DarkColours: Making Lemonade as They Say

To amuse myself one night during the post-Sandy power outage, which lasted four days for me, I walked around my apartment with a flashlight and my camera. I wanted to see how different my collections looked without clear, bright, lighting. In some cases, objects appeared quite eerie, and in other cases, a bit evil, lol. Above, a 33rpm LP album of the Dean Martin TV show, reveals Dino to be just as handsome as he ever was.

I've had Alien Boy for more than twenty years. He lives in a glass vase in a far corner of the livingroom. He will bring me back to my home planet when it's time. The book is "Japan Unbuttoned" and is an early 1950s book for Army dependents living in that country.

My circa 1920s baby clothes hanger and pair of baby shoes take on a decidedly non-cherubic look in the glare of a flashlight.

I have German brass sleigh bells hanging from my ceiling fan. The CFL bulbs add a decidedly modern touch to this 1980s light fixture.

My favored 1920s Roly-Poly glows in the light of a candle. He looks like he's about to roast some marshmallows, doesn't he? I think he was actually about to roast Sandy. He doesn't like the dark anymore than I do.

Dolly is resting eternally in my upstairs foyer. She never gives me any trouble.

These two are precocious and I must keep my eye on them at all times! Here, they are plotting their next move in the dark. They never go very far though. We all live small lives.

They watch me as I age. And I watch them slowly deteriorate, too. We are growing old together. They've now seen three generations of my family grow old.

I don't know who will care for them when I'm gone. Most people will just see their flaws. I see their hearts.

The Doughboy is always happy, even when there is a mystical blue lady creeping up behind him. His giggling is incessant but was a nice addition to the cold, electricity-less nights earlier this week.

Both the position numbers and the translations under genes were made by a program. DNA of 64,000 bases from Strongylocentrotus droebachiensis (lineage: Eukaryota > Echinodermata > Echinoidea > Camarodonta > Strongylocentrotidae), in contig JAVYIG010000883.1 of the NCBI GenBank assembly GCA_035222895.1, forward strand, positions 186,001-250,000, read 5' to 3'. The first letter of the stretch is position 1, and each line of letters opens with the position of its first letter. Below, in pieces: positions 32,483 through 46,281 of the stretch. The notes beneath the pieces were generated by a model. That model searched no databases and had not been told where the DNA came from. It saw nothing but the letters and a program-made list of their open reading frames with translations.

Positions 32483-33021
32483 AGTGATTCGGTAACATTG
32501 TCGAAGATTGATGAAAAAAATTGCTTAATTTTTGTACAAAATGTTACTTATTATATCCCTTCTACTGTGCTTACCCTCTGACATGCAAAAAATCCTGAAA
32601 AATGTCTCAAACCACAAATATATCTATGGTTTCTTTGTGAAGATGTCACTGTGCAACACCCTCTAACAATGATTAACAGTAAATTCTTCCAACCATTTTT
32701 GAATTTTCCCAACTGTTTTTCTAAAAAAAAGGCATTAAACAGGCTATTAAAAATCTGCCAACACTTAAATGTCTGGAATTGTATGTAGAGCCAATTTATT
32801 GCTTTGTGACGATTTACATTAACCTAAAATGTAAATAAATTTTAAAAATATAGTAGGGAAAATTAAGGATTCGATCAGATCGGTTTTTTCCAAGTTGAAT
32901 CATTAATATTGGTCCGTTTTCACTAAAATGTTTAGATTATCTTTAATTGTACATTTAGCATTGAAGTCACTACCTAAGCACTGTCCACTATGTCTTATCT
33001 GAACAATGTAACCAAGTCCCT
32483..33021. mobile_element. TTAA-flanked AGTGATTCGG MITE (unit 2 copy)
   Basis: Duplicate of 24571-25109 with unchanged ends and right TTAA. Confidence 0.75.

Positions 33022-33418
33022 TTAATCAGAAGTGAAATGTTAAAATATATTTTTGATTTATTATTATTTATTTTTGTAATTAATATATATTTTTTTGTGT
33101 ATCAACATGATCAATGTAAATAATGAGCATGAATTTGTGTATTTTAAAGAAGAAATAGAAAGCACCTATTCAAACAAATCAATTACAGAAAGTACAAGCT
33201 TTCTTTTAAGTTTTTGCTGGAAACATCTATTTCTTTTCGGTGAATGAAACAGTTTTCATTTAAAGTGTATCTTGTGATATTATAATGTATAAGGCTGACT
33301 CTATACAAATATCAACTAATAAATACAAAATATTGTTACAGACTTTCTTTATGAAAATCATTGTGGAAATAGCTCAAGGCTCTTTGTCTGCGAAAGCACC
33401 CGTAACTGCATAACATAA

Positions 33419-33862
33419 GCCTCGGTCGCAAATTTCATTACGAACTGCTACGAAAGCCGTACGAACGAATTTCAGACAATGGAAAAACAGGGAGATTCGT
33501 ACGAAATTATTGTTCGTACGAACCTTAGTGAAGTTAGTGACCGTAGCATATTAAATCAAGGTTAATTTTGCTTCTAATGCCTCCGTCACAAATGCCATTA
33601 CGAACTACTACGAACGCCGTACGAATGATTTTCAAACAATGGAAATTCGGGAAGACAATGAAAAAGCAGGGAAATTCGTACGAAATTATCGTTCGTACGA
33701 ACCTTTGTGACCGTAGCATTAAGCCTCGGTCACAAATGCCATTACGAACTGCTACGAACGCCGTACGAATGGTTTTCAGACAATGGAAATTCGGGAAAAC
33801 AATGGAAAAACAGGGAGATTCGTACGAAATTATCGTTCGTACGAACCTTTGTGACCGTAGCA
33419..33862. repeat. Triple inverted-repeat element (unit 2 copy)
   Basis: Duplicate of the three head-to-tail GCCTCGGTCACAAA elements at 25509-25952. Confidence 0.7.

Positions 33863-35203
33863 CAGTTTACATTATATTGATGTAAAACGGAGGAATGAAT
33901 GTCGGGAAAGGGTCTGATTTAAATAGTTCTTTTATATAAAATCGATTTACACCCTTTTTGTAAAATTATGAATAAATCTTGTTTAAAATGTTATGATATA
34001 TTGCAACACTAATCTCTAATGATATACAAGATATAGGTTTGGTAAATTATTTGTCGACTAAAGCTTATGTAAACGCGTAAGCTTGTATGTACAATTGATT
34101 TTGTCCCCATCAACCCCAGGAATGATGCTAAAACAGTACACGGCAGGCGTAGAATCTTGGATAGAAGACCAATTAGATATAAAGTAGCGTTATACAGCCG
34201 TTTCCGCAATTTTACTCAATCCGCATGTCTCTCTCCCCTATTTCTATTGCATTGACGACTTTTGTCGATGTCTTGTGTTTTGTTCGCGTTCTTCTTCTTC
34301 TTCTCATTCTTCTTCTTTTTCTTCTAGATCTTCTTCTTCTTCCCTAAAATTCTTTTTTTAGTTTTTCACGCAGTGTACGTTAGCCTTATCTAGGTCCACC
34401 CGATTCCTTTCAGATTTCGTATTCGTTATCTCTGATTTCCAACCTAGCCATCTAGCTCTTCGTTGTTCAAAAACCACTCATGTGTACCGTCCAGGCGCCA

This 1950s German angel loves to play dress-up with my mother's pearls. As soon as I take them off of her and put them away, she takes them out again. I think she's going to win this skermish.

Vintage poster for a concert in San Francisco, 1966, featuring among others, Alan Ginsberg, the Grateful Dead and Ken Kesey as the Emcee. Location: Fisherman's Wharf. Cost: $2.00 Dress: Estatic (sic)

My grandfather's large 4-color framed release from the first World War. This was the "war to end all wars." He died in early 1941, never knowing he hadn't fought the very last war the United States would be involved in.

Circa 1948 glamor portrait by Harold Haliday Costain seems to be separating from its backing in this light. It's not noticeable at all during the day. I think she may have led a fast life, hence the mid 1960s Chevy SS wheel center cap at the bottom.

"Sleepy" is always, well, you know. He NEVER moves as the cobwebs attest to.

Even Tinky Winky was a bit off his game without heat and light. 

Friday, November 2, 2012

ZeroColour Post Sandy

An entire summer's worth of gardening, cooking and freezing, I hardly knew ye! This is the state of my refrigerator and freezer, post Hurricane Sandy. I can't believe how much work it was growing my tomatoes and peppers this year and then making all sorts of tasty dishes for the winter, now all for nothing. I guess this is when it pays to be a long-suffering New York Mets fan—I'm used to saying, "There's always next year!"